When a person reaches the middle age, he or she has most likely experienced a situation that is stressful. From raising children to budgeting finances, a middle-aged person has an eventful day-to-day life. Other experiences that could lead to stress include divorce, caring for elder parents, widowhood and more. A new study featured in the journal BMJ Open reveals that there may be a link between stress in middle-age and the rise of dementia or Alzheimer’s disease, according to NPR.
Alzheimer’s disease is a common form of dementia and is characterized by memory loss and the loss of other intellectual processes, according to the Alzheimer’s Association. Exact causes are unknown, but risk factors include aging, family history, genetics, repeated head trauma, heart health and now it is associated with the presence of stress. Researchers from the Institute of Neuroscience and Physiology at Gothenberg University in Sweden say that “women who reported stress in midlife … were more likely to have dementia or Alzheimer’s disease in old age,” NPR reports.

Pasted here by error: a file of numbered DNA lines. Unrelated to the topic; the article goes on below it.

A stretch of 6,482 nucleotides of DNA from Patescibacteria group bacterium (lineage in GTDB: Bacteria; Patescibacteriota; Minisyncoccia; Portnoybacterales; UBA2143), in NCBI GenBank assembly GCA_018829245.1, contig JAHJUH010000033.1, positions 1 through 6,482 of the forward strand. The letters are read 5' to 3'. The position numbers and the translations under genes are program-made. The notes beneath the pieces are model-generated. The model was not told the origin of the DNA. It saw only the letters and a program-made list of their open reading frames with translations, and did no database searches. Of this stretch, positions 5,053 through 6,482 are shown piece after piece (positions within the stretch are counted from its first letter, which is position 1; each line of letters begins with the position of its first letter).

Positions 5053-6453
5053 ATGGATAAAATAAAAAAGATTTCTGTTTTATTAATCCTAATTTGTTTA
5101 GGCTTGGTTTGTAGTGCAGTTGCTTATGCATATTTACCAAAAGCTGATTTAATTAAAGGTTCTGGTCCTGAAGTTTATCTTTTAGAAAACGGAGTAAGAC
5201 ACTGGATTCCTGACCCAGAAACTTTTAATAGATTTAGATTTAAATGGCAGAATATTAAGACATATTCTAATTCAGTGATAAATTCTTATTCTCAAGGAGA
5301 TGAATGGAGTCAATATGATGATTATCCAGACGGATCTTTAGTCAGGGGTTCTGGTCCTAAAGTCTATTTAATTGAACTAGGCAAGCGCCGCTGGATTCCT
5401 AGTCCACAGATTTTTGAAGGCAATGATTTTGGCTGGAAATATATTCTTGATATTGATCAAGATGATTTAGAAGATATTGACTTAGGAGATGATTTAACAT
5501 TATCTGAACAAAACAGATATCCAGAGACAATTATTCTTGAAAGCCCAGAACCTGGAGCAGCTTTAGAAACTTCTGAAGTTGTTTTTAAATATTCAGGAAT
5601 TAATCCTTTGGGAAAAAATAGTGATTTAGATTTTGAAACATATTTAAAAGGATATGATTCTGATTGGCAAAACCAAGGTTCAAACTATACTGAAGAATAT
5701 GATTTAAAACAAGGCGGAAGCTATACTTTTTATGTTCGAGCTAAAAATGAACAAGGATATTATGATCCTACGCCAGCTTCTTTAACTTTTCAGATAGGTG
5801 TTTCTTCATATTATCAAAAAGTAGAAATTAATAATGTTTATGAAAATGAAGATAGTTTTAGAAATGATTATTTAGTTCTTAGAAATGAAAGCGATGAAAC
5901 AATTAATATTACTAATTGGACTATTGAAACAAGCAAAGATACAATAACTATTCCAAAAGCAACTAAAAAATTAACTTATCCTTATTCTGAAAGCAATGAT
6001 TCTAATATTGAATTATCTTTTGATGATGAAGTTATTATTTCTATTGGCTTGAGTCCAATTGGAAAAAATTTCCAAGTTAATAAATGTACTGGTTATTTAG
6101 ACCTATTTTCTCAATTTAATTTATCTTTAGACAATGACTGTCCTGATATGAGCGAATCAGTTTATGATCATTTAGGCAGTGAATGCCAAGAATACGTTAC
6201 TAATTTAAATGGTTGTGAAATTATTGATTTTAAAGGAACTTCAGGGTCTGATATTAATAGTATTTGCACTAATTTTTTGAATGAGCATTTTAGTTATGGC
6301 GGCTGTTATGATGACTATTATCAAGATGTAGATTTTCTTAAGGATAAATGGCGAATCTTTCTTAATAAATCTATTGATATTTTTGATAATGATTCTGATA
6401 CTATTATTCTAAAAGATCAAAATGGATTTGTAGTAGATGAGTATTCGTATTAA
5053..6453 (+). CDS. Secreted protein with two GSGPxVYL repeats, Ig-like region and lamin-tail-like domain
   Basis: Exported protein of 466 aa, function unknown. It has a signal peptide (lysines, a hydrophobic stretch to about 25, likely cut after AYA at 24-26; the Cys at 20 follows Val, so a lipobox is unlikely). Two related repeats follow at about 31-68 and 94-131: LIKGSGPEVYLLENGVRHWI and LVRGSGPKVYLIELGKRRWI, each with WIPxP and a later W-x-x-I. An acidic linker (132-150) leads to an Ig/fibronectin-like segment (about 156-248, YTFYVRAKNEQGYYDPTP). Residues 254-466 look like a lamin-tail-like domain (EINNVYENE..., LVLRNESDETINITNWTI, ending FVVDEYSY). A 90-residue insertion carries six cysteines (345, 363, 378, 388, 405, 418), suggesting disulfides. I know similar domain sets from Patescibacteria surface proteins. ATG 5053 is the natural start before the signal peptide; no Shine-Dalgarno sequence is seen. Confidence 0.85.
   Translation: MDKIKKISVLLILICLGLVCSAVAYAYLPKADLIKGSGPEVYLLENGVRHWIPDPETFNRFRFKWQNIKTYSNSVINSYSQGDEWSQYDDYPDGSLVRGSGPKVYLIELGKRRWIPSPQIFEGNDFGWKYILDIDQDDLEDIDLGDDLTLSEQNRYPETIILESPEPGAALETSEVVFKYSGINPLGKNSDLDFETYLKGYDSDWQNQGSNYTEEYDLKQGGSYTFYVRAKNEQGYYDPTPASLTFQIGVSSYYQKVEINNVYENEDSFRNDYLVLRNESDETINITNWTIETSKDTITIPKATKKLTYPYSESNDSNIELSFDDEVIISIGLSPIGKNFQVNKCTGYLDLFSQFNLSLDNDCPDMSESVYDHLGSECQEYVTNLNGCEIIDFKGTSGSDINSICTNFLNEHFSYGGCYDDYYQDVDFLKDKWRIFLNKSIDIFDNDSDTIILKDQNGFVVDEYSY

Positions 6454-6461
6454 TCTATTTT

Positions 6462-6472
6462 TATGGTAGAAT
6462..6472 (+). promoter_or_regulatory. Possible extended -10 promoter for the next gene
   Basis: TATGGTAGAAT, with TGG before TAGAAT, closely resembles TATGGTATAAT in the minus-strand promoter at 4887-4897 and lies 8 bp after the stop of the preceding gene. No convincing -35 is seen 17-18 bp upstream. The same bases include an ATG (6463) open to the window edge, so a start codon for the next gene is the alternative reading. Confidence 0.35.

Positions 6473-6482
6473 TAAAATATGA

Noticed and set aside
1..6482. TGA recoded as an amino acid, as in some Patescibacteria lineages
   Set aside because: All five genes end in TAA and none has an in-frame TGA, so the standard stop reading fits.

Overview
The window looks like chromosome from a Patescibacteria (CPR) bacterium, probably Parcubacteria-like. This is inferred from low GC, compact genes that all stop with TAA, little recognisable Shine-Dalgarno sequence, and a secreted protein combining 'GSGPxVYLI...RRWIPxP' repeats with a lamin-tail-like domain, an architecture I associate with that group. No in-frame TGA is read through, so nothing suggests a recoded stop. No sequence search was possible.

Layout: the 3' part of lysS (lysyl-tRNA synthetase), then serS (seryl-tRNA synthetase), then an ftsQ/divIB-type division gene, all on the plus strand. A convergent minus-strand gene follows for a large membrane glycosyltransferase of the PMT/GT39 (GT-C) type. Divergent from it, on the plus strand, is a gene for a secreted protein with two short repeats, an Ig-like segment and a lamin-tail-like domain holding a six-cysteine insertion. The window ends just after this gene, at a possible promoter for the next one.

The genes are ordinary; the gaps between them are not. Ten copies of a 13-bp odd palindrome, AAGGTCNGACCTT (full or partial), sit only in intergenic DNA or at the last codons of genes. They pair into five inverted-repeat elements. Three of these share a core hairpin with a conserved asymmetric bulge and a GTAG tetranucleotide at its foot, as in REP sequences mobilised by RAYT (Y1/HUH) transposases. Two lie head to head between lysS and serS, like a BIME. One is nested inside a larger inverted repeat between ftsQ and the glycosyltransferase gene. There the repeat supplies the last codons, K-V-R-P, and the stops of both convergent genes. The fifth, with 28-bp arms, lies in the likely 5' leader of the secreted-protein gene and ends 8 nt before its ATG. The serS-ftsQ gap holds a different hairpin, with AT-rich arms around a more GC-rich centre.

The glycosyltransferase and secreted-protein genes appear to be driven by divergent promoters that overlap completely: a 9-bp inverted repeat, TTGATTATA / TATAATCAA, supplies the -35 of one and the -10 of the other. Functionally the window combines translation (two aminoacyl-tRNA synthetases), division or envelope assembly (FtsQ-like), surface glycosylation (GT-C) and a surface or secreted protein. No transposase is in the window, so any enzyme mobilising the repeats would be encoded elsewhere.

In the study, the researchers collected data from 800 Swedish women ages 38 to 54 and kept tabs on their health for 37 years beginning in 1968. About 425 of the women died and 153 developed dementia. The information the researchers collected included “a range of psychosocial stresses, including divorce, widowhood and serious problems with children such as illness or death, … loss of work, mental illness or alcohol abuse in a spouse or close relative and illness or social problems related to a husband,” according to NPR.
According to a press release, the women who reported stress had a 21 percent increase in the risk of developing Alzheimer’s disease and a 15 percent increase in developing any form of dementia. These findings held true even taking other risk factors into consideration. Additionally, the researchers found that it took 29 years on average for dementia to develop.
The researchers say further research is needed to improve upon their findings. However, the researchers also claim that other studies reveal links between stress and brain damage and inflammation. Additionally, research shows that stress in an individual may linger years after a traumatic incident.